"It isn't just the CIA that has problems with former politicals getting knee-deep into this Administration's policy and leaking materials," says a current Bush Administration aide. "We're talking about a situation that we haven't been able to deal with in a manner in which we'd want. But this Mary McCarthy case may help us."
The aide is referring to the firing last week of a CIA employee working in the agency's Office of Inspector General. One of McCarthy's jobs was investigating allegations of torture by CIA employees or contractors at Iraqi prisons. The CIA fired McCarthy on evidence that she was one of the sources for Washington Post reporter Dana Priest's report on so-called "Black Site" prisons in Europe and elsewhere that housed captured al Qaeda, Taliban, and some senior Iraqi military and intelligence individuals.
Unresolved is whether McCarthy also leaked material to the left-wing organization, Human Rights Watch, which clearly was also a key source to Priest. (Note this quote in Priest's now-Pulitzer Prize winning story: "'I remember asking: What are we going to do with these people?' said a senior CIA officer. 'I kept saying, where's the help? We've got to bring in some help. We can't be jailers -- our job is to find Osama.'" Was this McCarthy?)
McCarthy's background is just becoming increasingly fleshed out, including her ties to former National Security Advisor Sandy "Sox" Berger and the Clinton White House. McCarthy was appointed Special Assistant to the President and Senior Director for Intelligence Programs by Berger in 1998. She replaced Rand Beers.
According to former Kerry campaign staffers, Beers, who served as a senior adviser to Kerry's campaign, spoke of having continued access to CIA and national security data from former colleagues still in government.
"He said he still had friends willing to help the Kerry campaign from inside," says a former staffer. "We always assumed that guys like Beers and Berger were in touch with these people. I'm not talking about having secure material leaked to us, but our national security folks always seemed to be in the know." The former staffer said he never recalled mention of any names.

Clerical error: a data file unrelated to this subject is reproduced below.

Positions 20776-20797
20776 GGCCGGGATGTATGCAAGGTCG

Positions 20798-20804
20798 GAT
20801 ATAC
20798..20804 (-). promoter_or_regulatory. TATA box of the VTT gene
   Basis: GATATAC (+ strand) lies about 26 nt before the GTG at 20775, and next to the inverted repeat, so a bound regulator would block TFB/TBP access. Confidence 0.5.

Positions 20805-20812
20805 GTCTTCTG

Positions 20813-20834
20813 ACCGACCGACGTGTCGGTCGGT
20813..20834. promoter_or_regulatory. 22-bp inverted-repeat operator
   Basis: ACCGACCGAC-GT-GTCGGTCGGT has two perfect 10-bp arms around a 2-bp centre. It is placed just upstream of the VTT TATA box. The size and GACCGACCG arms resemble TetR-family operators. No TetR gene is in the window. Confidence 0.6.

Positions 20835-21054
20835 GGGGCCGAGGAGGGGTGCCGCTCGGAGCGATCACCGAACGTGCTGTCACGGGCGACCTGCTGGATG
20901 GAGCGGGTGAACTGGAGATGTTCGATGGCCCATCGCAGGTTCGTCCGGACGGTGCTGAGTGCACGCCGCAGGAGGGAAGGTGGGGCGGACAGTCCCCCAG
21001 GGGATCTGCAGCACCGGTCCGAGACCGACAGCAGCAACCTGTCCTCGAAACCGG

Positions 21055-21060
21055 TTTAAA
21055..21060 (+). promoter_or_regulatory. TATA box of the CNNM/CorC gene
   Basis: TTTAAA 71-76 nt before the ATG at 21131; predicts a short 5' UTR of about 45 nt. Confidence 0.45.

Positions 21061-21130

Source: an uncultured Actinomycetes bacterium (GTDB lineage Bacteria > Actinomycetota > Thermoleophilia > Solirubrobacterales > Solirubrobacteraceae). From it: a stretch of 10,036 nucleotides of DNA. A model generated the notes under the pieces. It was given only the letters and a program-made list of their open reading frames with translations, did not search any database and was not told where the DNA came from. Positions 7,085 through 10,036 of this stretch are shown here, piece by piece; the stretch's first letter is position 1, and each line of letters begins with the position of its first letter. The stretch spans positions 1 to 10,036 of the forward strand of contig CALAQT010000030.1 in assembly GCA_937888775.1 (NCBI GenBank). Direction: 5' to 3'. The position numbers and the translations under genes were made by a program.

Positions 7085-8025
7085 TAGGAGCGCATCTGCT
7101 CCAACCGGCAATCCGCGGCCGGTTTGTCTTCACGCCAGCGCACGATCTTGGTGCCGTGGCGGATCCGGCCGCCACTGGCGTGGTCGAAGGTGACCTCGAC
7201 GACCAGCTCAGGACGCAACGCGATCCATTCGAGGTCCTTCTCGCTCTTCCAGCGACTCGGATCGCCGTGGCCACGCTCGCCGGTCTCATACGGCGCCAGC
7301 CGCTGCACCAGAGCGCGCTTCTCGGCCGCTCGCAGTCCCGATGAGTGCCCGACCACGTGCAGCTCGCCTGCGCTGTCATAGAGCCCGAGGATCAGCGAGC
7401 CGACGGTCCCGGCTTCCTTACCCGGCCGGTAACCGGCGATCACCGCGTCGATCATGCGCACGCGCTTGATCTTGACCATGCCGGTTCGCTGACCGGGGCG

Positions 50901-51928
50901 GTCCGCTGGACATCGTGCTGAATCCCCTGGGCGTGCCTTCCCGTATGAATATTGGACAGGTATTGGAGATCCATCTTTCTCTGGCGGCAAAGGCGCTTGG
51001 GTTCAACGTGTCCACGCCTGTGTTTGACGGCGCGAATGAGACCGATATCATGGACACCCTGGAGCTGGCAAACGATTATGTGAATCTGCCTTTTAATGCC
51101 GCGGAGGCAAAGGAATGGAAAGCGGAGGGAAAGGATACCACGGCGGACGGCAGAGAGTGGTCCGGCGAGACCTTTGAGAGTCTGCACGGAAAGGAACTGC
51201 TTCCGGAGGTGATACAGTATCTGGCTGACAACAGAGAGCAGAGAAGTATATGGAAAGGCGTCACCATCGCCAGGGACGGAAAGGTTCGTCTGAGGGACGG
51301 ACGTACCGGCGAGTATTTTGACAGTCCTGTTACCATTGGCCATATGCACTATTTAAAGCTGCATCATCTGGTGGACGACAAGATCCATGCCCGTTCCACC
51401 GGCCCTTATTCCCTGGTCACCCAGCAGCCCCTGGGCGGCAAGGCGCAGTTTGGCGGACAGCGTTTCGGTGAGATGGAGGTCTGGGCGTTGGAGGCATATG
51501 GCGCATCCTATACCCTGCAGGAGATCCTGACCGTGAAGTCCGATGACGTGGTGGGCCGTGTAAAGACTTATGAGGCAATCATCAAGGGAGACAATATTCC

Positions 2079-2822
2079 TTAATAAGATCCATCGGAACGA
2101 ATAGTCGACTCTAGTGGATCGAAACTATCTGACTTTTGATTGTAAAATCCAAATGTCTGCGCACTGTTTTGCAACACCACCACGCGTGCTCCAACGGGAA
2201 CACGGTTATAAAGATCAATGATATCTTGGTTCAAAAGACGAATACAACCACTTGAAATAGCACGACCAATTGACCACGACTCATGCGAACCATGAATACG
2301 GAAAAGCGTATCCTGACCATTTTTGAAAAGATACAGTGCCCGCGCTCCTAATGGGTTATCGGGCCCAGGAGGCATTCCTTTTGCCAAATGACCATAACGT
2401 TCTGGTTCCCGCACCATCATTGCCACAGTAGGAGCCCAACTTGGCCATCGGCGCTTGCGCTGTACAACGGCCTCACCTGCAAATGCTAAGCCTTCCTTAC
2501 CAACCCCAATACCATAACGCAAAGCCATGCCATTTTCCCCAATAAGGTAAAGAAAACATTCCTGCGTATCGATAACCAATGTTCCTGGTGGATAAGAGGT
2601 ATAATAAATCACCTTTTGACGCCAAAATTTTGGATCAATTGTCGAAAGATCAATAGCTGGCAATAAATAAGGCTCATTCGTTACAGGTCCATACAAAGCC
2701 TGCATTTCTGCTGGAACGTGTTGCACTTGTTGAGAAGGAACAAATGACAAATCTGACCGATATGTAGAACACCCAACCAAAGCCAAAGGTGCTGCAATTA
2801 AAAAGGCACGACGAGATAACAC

But all of this is now past tense, and the White House, as well as senior staff at the Departments of Justice, State, and Defense, are attempting to identify possible leakers among their own career staffs with access to information that might be helpful to Democrats or the press.
Of greatest concern is the Department of Justice, the nexus of many terrorism and national security cases that would involve the White House, Defense and State Departments, as well as briefings on Capitol Hill to congressional leadership.
"We know we have people leaking materials. It's been an ongoing problem, but until someone has taken the first step, and the McCarthy case would appear to be the first step, it's hard to move against career staff," says a current Defense Department staffer. "We have an IG looking at all kinds of things right now. Perhaps we'll get some movement."
Remember Mo, you said it first. :)